Police have arrested BBC broadcaster Ray Gosling after he admitted in a documentary on Monday night that he had smothered a former lover who was suffering from AIDS.
Said a police spokeswoman: "Nottinghamshire police have this morning arrested a 70-year-old Nottingham man on suspicion of murder following comments on the BBC's ‘Inside Out' programme on Monday evening."
The BBC reports: "Mr Gosling has previously said he would not name his lover or say when the incident took place…Mr Gosling said he was aware of the possible consequences and had no regrets.
He said: "It's a terrible situation. I loved him to bits.
'We had a pact – he said if the pain gets bad and if nothing can be done, don't let him linger on. I don't think it's a crime.'
Assisted suicide remains a criminal offence, but interim guidelines issued in September by the director of public prosecutions set out the factors which weigh in favour of and against prosecution."
If you missed Gosling's confession, watch it here.
The confession has inspired a debate over euthanasia in the UK:
Sarah Wootton, chief executive of Dignity in Dying, said: 'This case yet again demonstrates that this is a real and present problem, which can affect us all.
'The law is out of step with what society needs and wants.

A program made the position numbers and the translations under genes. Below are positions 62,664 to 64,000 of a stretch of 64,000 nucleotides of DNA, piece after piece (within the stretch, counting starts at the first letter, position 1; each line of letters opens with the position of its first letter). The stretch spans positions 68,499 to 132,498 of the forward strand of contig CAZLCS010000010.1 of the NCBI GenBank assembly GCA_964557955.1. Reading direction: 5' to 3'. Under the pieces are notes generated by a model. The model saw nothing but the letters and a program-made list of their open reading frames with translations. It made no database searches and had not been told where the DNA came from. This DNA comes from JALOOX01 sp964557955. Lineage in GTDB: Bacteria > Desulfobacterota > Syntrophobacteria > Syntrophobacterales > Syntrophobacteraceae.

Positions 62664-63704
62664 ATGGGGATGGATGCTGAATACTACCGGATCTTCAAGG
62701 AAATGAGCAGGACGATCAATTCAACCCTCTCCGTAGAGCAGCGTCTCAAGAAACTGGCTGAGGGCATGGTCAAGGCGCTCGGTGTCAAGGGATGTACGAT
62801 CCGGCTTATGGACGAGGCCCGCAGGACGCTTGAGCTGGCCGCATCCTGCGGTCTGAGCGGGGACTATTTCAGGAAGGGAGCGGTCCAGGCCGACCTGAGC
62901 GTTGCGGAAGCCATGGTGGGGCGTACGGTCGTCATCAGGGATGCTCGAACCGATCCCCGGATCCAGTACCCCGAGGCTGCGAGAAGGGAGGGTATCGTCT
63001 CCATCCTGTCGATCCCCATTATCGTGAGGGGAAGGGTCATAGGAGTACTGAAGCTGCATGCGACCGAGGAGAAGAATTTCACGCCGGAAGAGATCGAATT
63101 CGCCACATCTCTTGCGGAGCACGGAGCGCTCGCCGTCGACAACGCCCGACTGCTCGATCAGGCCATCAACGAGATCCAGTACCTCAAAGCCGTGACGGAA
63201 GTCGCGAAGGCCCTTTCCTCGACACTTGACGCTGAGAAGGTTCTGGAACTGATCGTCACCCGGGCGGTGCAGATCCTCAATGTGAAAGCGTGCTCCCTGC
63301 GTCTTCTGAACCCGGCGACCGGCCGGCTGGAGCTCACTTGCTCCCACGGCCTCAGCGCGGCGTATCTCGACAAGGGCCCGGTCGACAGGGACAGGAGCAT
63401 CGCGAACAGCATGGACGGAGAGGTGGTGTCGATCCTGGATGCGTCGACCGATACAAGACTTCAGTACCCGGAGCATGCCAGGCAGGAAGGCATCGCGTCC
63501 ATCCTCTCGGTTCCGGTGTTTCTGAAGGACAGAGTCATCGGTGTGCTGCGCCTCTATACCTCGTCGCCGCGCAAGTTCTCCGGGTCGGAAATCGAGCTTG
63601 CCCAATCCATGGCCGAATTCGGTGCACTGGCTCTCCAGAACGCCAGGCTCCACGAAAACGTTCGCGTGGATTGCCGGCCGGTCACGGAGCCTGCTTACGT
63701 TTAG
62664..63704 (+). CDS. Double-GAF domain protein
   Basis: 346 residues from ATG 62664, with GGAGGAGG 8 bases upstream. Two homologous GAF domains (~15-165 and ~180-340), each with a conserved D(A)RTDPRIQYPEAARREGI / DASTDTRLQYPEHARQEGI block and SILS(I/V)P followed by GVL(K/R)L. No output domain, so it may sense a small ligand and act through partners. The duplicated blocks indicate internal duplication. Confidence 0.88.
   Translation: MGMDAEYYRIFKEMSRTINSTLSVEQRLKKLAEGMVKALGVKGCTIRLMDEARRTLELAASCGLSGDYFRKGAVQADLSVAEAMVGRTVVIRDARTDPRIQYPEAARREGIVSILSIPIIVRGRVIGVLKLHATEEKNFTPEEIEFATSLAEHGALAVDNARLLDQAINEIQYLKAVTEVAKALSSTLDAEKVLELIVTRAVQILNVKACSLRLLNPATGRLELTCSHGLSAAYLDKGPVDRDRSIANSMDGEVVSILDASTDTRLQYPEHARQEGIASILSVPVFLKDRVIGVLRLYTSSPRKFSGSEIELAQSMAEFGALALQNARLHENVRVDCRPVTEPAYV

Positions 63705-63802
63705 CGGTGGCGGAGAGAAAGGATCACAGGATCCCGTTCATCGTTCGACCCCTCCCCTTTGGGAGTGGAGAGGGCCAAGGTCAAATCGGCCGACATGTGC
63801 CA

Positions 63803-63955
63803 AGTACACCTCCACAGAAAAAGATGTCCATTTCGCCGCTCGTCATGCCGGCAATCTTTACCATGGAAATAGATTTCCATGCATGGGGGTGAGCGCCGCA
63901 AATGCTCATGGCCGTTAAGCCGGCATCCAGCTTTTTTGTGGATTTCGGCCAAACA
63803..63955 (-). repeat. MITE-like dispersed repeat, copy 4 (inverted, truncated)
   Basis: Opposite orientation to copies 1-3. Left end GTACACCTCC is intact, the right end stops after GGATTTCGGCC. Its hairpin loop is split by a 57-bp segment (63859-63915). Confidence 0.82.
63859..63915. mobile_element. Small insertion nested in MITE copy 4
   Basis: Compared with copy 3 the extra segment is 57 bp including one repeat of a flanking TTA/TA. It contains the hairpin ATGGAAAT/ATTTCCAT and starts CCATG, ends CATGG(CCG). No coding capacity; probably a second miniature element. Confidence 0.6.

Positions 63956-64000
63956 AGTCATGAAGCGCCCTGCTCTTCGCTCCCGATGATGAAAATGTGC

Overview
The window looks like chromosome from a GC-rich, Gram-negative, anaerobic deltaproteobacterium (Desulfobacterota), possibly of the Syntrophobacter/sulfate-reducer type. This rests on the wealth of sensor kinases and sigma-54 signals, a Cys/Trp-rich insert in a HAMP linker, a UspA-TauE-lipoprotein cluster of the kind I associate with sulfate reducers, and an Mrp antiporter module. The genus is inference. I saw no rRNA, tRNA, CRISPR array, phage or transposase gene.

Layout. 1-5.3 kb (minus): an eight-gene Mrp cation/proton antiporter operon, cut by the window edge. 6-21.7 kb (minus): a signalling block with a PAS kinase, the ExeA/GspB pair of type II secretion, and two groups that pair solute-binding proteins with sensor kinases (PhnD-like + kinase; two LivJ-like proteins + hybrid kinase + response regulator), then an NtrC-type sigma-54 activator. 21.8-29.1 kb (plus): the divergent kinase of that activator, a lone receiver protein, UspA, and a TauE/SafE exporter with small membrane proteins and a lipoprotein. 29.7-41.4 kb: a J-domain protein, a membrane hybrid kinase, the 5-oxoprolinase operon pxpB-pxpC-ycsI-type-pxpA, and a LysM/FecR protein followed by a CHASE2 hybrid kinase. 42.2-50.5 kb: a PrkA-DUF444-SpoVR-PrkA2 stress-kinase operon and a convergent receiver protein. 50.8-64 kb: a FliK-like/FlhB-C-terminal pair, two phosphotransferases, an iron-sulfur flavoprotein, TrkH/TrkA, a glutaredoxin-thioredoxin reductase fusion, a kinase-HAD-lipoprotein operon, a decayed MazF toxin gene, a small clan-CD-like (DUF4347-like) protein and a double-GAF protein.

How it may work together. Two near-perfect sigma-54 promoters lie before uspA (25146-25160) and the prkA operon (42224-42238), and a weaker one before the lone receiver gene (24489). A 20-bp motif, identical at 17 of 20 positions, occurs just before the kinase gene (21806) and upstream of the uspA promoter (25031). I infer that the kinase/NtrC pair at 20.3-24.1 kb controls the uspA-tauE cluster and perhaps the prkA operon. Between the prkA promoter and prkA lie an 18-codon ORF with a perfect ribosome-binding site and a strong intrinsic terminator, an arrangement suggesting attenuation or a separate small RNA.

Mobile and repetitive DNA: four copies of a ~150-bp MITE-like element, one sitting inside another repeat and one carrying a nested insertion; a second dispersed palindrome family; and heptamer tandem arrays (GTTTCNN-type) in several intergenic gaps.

'Crucially, Ray Gosling's loved one was terminally ill and clearly asked for help to die when he was suffering unbearably at the end of his life.
'This illustrates a need for formal assisted dying legislation to help those who want choice at the end of life, as well as protect people who may be vulnerable to coercion.'
Aiding or abetting another person's death is illegal in England and Wales under the 1961 Suicide Act, and is punishable by up to 14 years in jail.
A spokesman for Care Not Killing said: 'It is somewhat bizarre and highly irresponsible that the BBC, which has known about this case for over two months, has not referred the matter to the police but instead made the decision to make it international news just before the Director of Public Prosecutions (DPP) releases his assisted suicide prosecution guidelines.
'This will fuel concerns that the BBC is not covering this issue in an even-handed manner and may even be trying to put pressure on both the DPP and Parliament by giving hugely disproportionate coverage to emotive cases in which the facts are selectively presented to an uninformed audience.'